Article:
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EFSA rejects hundreds more health claims

The European Food Safety Authority’s (EFSA) NDA panel has published the outcome of the evaluations of a fourth series of “general function” health claims proposed for use on food products. The panel rejected most of the 442 proposed health claims.

The 442 claims assessed relate to health relationships in such areas as protection against oxidative damage to body cells, contribution to either cognitive or bowel function, and maintenance of normal blood cholesterol levels. These opinions will help inform future decisions of the European Commission and EU Member States, which are responsible for the authorization of the claims. EFSA will finalise the evaluation of the remaining 600 general function health claims which need to be assessed by June 2011.

The good news is that some of the health claims were accepted. Claims evaluated with a favourable outcome include:

  • The relationship between walnuts and improved function of blood vessels.
  • The antioxidant effects of polyphenols found in olive oil on LDL cholesterol.
  • The relationship between caffeine and alertness and caffeine and increased physical endurance.
  • The expert panels also concluded that a number of claims based on the replacement of certain nutrients were supported by sufficient scientific evidence, including the replacement of digestible starch by resistant starch to lower the increase of blood glucose levels after meals, the replacement of saturated fatty acids with mono- and polyunsaturated fatty acids to maintain normal blood cholesterol levels, as well as the role of a range of sugar replacers (eg, xylitol or sorbitol) in maintaining tooth mineralisation or lowering the increase of blood glucose levels after meals.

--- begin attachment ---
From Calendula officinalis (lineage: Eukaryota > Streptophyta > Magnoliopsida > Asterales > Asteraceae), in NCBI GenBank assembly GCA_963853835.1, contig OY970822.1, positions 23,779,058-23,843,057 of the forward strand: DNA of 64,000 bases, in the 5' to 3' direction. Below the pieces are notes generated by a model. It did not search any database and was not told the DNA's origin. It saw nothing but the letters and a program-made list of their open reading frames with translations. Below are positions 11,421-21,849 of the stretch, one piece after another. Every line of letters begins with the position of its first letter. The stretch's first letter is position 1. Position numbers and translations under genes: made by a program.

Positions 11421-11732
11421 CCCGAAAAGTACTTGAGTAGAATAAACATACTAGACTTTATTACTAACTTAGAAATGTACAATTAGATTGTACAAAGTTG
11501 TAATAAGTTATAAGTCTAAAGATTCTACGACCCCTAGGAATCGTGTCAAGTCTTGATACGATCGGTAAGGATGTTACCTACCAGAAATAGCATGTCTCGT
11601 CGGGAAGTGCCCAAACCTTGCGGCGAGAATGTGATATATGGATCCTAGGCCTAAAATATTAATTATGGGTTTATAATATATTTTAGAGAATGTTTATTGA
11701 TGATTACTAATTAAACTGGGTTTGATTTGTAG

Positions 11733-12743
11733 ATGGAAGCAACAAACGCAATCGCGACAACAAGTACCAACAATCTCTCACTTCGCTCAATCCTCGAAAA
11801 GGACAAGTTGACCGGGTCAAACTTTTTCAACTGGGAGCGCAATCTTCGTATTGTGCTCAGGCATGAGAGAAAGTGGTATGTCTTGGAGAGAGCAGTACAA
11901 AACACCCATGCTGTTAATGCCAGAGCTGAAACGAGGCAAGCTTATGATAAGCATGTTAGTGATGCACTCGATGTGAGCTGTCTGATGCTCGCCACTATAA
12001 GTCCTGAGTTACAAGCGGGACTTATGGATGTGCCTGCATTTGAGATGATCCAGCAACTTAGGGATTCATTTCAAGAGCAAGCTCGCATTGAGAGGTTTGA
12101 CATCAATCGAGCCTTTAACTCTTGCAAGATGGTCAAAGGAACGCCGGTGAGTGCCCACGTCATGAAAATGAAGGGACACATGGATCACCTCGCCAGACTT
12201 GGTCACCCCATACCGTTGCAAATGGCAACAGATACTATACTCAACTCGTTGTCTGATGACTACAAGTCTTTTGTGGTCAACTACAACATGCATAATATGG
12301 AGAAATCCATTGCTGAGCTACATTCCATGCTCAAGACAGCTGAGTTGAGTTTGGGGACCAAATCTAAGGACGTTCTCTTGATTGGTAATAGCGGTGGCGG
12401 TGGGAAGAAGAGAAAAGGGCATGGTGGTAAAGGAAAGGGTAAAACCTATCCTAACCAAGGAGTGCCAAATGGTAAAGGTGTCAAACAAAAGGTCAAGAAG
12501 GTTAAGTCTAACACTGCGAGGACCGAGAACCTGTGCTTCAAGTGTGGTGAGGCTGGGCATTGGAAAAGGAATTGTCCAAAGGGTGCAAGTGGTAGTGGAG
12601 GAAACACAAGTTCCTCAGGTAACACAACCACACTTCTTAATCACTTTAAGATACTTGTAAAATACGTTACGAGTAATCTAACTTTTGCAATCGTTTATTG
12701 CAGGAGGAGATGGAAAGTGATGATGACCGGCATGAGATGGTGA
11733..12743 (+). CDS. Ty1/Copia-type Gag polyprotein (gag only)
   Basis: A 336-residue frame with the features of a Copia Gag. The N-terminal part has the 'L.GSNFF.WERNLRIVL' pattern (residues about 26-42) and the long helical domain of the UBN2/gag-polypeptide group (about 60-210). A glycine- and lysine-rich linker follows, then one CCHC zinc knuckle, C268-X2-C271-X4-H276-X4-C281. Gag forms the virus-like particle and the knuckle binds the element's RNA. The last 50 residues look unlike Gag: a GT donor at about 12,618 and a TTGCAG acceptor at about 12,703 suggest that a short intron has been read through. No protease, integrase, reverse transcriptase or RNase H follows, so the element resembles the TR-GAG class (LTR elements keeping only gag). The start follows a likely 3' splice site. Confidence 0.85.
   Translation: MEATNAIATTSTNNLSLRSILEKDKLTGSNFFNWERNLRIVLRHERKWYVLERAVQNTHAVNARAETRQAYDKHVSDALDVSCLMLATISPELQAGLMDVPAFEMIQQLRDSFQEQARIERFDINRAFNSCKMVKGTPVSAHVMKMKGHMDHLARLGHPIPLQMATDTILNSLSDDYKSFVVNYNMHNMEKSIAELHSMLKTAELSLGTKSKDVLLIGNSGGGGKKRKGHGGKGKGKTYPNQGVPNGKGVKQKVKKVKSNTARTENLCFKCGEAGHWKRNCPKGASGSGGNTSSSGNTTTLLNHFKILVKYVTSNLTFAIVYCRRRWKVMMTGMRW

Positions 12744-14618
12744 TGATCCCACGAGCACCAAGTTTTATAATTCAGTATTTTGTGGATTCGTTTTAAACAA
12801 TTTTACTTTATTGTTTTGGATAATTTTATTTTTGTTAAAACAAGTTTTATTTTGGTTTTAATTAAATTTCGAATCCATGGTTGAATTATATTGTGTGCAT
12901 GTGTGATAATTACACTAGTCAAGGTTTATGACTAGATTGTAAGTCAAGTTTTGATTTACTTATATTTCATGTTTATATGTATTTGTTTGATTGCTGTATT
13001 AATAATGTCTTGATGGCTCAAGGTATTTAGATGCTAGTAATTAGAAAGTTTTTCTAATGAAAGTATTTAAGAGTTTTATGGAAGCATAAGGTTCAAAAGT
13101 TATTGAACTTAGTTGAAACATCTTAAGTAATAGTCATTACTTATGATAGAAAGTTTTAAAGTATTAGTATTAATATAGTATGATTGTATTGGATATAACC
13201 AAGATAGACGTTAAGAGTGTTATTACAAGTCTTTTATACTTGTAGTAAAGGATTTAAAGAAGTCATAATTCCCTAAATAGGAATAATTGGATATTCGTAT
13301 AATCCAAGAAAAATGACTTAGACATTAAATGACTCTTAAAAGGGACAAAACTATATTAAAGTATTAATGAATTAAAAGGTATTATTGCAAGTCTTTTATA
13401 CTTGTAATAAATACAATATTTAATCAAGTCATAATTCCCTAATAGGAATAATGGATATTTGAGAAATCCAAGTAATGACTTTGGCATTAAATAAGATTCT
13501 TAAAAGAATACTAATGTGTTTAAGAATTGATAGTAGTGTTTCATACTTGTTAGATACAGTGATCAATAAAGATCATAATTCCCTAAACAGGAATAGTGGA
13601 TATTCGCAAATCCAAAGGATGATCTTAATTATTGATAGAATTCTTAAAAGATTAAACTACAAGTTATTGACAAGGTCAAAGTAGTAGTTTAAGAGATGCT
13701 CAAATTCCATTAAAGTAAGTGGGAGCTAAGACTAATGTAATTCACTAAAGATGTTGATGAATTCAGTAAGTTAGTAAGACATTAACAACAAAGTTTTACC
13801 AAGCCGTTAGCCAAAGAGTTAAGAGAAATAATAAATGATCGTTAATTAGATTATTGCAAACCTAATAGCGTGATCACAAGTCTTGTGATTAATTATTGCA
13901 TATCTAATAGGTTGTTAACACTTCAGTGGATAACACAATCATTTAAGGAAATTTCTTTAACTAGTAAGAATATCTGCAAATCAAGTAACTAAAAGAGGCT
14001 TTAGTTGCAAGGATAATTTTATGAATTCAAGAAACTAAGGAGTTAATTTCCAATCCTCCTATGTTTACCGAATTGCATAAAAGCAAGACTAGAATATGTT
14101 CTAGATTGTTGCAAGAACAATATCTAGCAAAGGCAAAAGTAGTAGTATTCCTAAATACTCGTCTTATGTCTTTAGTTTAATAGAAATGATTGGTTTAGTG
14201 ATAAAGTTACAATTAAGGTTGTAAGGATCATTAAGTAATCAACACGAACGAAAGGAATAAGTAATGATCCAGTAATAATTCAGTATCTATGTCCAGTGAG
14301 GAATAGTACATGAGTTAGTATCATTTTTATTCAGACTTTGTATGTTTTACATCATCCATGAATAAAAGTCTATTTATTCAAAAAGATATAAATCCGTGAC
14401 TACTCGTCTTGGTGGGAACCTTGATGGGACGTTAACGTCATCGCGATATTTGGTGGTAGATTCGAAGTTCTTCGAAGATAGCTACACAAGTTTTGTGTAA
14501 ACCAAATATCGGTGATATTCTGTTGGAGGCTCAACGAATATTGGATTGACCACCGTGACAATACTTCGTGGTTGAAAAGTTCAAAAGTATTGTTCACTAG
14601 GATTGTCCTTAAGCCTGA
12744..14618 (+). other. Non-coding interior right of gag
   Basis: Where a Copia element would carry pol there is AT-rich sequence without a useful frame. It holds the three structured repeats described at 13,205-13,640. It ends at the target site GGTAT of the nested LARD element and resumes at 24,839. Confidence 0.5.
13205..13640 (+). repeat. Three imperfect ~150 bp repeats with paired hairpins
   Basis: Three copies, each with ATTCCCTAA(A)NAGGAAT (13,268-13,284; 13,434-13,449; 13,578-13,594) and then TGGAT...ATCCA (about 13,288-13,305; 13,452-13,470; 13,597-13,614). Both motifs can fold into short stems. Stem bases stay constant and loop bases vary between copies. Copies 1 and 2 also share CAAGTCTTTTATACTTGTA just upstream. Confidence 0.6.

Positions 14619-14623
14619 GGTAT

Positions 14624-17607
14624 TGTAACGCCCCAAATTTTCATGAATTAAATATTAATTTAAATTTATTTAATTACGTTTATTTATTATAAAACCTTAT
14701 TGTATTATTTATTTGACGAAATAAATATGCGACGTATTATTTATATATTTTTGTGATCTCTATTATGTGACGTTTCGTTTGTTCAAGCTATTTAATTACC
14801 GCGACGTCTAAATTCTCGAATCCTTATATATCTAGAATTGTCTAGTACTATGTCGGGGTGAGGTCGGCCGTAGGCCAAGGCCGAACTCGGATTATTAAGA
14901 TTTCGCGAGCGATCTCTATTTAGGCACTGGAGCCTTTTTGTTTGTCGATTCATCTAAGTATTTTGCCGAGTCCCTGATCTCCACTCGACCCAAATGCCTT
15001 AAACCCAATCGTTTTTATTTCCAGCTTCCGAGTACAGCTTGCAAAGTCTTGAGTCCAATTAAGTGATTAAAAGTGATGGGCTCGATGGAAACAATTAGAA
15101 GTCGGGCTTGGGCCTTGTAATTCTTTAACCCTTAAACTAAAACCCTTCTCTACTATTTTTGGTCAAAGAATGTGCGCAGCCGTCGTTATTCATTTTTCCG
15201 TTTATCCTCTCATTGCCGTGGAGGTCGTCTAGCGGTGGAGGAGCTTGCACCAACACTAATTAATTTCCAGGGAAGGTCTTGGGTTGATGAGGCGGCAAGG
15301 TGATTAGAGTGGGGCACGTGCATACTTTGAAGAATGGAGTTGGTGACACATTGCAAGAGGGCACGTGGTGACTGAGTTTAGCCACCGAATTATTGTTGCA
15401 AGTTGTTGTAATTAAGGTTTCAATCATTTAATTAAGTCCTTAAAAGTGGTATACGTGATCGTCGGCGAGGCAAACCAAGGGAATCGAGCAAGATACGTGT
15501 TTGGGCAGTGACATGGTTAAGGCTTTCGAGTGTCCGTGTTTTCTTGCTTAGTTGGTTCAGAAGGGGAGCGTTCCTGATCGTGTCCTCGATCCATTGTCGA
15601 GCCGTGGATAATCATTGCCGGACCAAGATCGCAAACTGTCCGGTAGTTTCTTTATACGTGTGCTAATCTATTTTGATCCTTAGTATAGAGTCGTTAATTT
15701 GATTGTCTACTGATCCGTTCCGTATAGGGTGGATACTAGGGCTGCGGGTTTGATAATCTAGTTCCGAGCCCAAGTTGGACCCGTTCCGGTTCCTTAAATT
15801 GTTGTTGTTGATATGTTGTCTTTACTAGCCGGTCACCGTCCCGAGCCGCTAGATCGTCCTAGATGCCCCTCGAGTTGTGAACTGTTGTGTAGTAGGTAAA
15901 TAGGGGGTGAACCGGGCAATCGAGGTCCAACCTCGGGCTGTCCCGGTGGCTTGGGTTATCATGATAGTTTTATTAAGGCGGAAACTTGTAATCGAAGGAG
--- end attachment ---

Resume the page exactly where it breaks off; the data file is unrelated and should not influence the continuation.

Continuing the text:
Like previous evaluations, many of the unfavourable opinions in this series were linked to the poor quality of the information provided to EFSA. Information gaps included, for instance, the inability to identify the specific substance on which the claim is based, the lack of evidence that the claimed effect is indeed beneficial to the maintenance or improvement of body functions, or the lack of precision regarding the health claim being made. In addition, some claims were outside the scope of the current legal framework.

EFSA and its scientific experts are pursuing dialogue with stakeholders to further explain their work and to provide applicants with additional guidance on preparing applications. Following consultations carried out in 2010, EFSA will launch three additional online consultations later this month on guidance for health claims related to 1) bone, joint and oral health 2) oxidative damage and cardiovascular health, and 3) satiety, weight management and blood glucose concentrations.

Press release

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